A Tour of Germany Through Its City Names

Map of Germany
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Germany is a very old country, with its oldest cities dating back to hundreds of years BC. Its name in many languages hints at the tribes and languages of its past:

  • Germany, named after the Latin word "Germania"
  • Deutschland, named after the Germanic word diutisc, meaning "people" or "folk"

  • Allemagne in French, named as a reference to the Allemani tribes

  • Saksamaa in Finnish, named after the Saxons 

 

With such a rich range of previous inhabitants, it's no surprise to notice Germany's cities also take their names from very old languages.

One of the earliest German lessons I teach is based on discovering what a German language map can tell you about the land and countryside beyond the paper.

 

Here are a few city names that speak of Germany's landscapes and histories:

  1. Koblenz 
    It's "say what you see" with Koblenz, the city where the rivers Rhine and Moselle combine. The city name comes from the Latin word "confluentes", which means "to flow together". Koblenz is extremely popular with visitors to Germany who want to experience a cruise of its most romantic region. Hop on the boat at Mainz, Frankfurt or Cologne and get ready for days of vineyards on the slopes and castles dotted along the riverside.
    Koblenz itself has plenty to show for its old name. The city looks back on a history of over 2000 years and its castles and monuments speak of many historic conquests. As part of the Rhine border, it was fought over by tribes through the ages: the Franks, the French and the Prussians.
    You can even discover the exact place where the two rivers meet - "confluentes" - by visiting the Deutsches Eck (German corner), where an impressive statue of Kaiser Wilhelm I has been standing since 1891.
     
  1. Regensburg 
    At first glance, the word Regen (rain) in this city name may reveal bad weather conditions. But don't let that distract you. Regen as it is used here relates to the English word "regent", both of which can be traced back to the Latin rex (king) or regina (queen).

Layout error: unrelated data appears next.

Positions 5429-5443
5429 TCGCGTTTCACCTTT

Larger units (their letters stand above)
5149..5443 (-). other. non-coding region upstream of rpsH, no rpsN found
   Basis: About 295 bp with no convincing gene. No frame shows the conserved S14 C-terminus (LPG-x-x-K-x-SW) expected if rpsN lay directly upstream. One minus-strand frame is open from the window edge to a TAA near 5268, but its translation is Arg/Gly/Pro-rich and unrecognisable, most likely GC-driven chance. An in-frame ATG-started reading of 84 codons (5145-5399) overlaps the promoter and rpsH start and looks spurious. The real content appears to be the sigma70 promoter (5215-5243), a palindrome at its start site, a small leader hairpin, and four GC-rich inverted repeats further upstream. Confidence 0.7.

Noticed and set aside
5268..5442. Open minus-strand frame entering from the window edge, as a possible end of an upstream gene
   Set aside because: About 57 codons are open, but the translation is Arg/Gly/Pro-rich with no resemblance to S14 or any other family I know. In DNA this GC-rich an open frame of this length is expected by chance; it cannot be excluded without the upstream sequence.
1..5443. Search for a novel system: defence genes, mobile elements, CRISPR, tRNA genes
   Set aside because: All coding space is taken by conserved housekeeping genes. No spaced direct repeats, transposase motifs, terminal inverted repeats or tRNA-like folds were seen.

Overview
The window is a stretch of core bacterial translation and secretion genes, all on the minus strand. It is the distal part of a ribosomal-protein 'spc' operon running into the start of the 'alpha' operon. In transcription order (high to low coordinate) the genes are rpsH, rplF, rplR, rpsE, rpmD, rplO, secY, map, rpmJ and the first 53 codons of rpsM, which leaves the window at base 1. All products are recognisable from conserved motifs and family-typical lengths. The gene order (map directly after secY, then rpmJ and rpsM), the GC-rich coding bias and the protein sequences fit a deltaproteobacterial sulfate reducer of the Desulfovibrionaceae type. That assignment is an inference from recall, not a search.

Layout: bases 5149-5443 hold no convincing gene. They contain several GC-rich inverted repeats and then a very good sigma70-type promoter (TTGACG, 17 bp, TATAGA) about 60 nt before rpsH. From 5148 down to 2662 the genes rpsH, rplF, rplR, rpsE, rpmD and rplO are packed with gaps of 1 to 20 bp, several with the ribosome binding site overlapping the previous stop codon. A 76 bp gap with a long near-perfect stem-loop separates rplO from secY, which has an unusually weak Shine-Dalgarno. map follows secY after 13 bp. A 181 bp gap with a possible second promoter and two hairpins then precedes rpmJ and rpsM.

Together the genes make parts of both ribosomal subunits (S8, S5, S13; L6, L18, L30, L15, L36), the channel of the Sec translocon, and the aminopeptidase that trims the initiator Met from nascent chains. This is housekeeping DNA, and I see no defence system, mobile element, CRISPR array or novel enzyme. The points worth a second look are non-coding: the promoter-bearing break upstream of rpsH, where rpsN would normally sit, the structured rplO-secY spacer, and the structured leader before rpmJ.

And if that is not impressive enough, the word Burg means a fort or large castle. In the city of Regensburg, the name hints at a history going back all the way to 90 AD, when Roman soldiers founded a settlement named Castra Regina. This small Bavarian city has been a resting point for many soldiers since, from the Crusades to Napoleon's wars.
    You can spot -burg in many German place names such as Hamburg, Nuremburg and Rothenburg. In fact, its related name "-burgh"/-"bury" was used in Britain when our languages were still very similar, as you can see names like Canterbury and Edinburgh.
     
  1. Baden-Baden 
    An English native speaker looking at the map of Germany may be surprised at the amount of cities to avoid. Check out Bad Ems, Bad Salza, Bad Vilbel, Bad Berneck, Bad Blankenburg...and then there are Wiesbaden and Marienbad. Sounds like those cities are pretty, well, bad.

 

Seek Out The Bad

But fear not, traveller! The German word *baden* is in fact a word of Germanic origin and relates to the English word "bath". And the word "Bad" in a place name simply to indicate that there are healing waters at play. You can see the same trend in the UK with place names like "Leamington Spa" and "Bath".

Germany is a nation of water aficionados and the spa culture is no exception. You can *abhärten* (harden or steel yourself) in a cold Kneipp pool or enjoy a swim in the country's many Mineralbäder

And next time you visit, you won't even have to go to a spa town to experience the importance of water for Germans. Most of them will shun humble tap water and prefer to sup on a Sprudel or Mineralwasser, happy to point out its healing benefits to you.

Germany boasts an extremely rich geologic landscape in the middle of Europe. There are even a few active volcanoes, and some of the formerly active craters have become popular lakes, for example in the Vulkaneifel.

These lakes are known as Maare.

For further reference: